Only you can weigh these benefits and risks, probably with input from your doctor. For now, the benefits outweighed the risks for us. We'll be keeping a close eye on the literature, in the future though, so that we can use the best information possible.
posted by chrisamiller at 1:49 PM on April 20, 2008 [1 favorite]

Oh yeah: IANAD, but I am a biomedical researcher. This is not medical advice, YMMV, usual caveats apply.
posted by chrisamiller at 1:50 PM on April 20, 2008

Mr. Burnsy,

This is a really tough one. It's one of those situations where it's hard to know who to listen to. As both a Migraineur myself and a medical writer and patient advocate, I've tried to get to the bottom of this issue and have asked several Migraine experts and researchers about it. Here's an article that I think will help, Migraine and Stroke Risk.

I hope this makes this issue easier for you.

Live well,
Teri Robert
posted by TRobert at 2:14 PM on April 20, 2008

Keep in mind that even a large increase in a tiny risk is still a tiny risk.

Consider a risk that something bad will happen as 2 out of 100,000. That means that your chance of it happening, all else being equal, is 0.00002%. Then if one variable is changed that makes it 3 out of 100,000, then chance is now 0.00003%. The increase is negligible, but it is an increase of 50%. And of course that is the way it will be described in news reports, magazine articles, courtrooms, etc.

Sounds like you are getting good advice from your doctors. The risk is small, and the benefit is real and substantial.
posted by megatherium at 3:10 PM on April 20, 2008

I have a relative who had a stroke at 27 brought on by birth control. Now, it probably would have happened anyway eventually and is due to an abnormality in the blood supply to her brain but the birth control was the straw that broke the camel's back.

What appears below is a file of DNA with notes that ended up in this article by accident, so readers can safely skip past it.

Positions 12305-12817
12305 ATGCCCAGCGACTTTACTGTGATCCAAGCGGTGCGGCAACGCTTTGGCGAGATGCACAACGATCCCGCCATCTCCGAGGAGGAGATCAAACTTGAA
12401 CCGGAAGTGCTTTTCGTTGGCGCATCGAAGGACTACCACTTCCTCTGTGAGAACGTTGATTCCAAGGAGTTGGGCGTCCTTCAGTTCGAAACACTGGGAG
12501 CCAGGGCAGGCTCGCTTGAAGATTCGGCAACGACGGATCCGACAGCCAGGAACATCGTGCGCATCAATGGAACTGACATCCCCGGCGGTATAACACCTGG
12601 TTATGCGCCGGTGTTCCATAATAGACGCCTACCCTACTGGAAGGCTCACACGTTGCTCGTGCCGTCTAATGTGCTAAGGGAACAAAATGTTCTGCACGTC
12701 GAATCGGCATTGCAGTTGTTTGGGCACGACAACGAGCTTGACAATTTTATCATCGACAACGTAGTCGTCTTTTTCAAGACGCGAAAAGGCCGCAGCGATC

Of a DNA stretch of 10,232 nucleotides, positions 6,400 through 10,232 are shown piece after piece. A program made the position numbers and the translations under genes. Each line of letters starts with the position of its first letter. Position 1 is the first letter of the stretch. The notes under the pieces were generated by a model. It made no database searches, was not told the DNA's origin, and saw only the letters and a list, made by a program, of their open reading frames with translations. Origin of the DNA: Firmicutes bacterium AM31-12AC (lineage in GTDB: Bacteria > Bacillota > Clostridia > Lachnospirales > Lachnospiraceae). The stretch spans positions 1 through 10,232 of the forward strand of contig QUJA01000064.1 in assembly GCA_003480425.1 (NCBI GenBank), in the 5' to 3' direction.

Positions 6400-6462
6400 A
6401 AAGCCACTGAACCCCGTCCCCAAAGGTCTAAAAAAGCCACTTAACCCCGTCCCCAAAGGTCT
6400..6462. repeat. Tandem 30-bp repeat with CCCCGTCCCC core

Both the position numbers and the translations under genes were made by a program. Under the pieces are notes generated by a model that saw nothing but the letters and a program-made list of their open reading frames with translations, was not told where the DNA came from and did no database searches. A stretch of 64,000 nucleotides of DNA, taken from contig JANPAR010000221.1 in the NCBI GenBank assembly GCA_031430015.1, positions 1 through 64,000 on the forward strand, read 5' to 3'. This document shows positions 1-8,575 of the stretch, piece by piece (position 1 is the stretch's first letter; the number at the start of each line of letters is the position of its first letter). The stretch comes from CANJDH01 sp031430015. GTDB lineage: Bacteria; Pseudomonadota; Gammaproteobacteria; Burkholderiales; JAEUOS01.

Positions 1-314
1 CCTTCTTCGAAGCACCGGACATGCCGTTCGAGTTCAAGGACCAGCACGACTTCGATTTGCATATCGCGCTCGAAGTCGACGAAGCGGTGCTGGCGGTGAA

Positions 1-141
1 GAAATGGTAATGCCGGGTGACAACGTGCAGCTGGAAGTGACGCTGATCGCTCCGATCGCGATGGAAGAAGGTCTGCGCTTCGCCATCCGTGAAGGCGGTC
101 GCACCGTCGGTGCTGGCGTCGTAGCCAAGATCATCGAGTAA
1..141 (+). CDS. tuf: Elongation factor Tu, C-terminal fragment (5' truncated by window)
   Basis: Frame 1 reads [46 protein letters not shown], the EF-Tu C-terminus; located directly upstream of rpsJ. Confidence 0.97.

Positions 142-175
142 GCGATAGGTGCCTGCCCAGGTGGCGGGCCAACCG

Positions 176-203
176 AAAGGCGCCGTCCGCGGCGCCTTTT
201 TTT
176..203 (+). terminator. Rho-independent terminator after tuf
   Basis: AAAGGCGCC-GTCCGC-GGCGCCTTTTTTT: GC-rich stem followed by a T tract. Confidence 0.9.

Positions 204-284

On the other hand, I often get a headache 2 days before the beginning of my period and I was on birth control for four years with no side effects, if you don't count the extremely low libido. My boyfriend did, and how.

So, since you have had your migraines checked out and they didn't find any red flags, like my cousin's birth defect, I bet your risk is small. On the other hand, explore different birth control options. Maybe the Ring has less risk since it isn't an oral.
posted by Foam Pants at 3:25 PM on April 20, 2008

I don't have alot of medical info or studies for you. But I have a personal story...
I've never had a migraine or a interfering-with-daily-tasks type of headache in my life. I have been on birth control pills for the last 15 years. Last spring I changed to a new pill by a new manufacturer, thanks to a new doctor. After 3 months of being on this pill I developed horrible headaches that would not go away with any treatment. I saw several doctors, dentists, optometrists, had MRIs, cat scans you name it. Boiled down to the BCP. Only one doctor I saw thought to point this out.
I stopped taking that BCP and the headaches stopped almost immediately. I stayed off BCP completely for about 6 months, worrying about trying them again. I recently went back on a different brand, different type of progestin BCP and the headache started again right before period time.
I mean, there is only so much studies can tell you about other people. It doesn't necessarily mean you will or will not have that complication. For me, oral BCP is no longer a viable choice.
Good luck to you.
posted by nougat at 6:14 PM on April 20, 2008

I only have very mild migraines, but I've had two different doctors tell me that I shouldn't use hormonal birth control.
posted by exceptinsects at 7:28 PM on April 20, 2008

I've had migraines since high school, and been on and off several different kinds of hormonal birth control over the years (in close consultation with my doc) in an attempt to find the best migraine prevention plan. For me, the 4-periods-a-year pills such as Seasonale and Seasonique have been a godsend... low, steady dose for months at a time, so it really doesn't aggravate my migraines. I feel infinitely better in other ways when I'm on the pill (much lighter periods, lighter cramps, no mood swings, etc.), so for me it is definitely worth whatever tiny risk there might be.
posted by somanyamys at 8:26 AM on April 21, 2008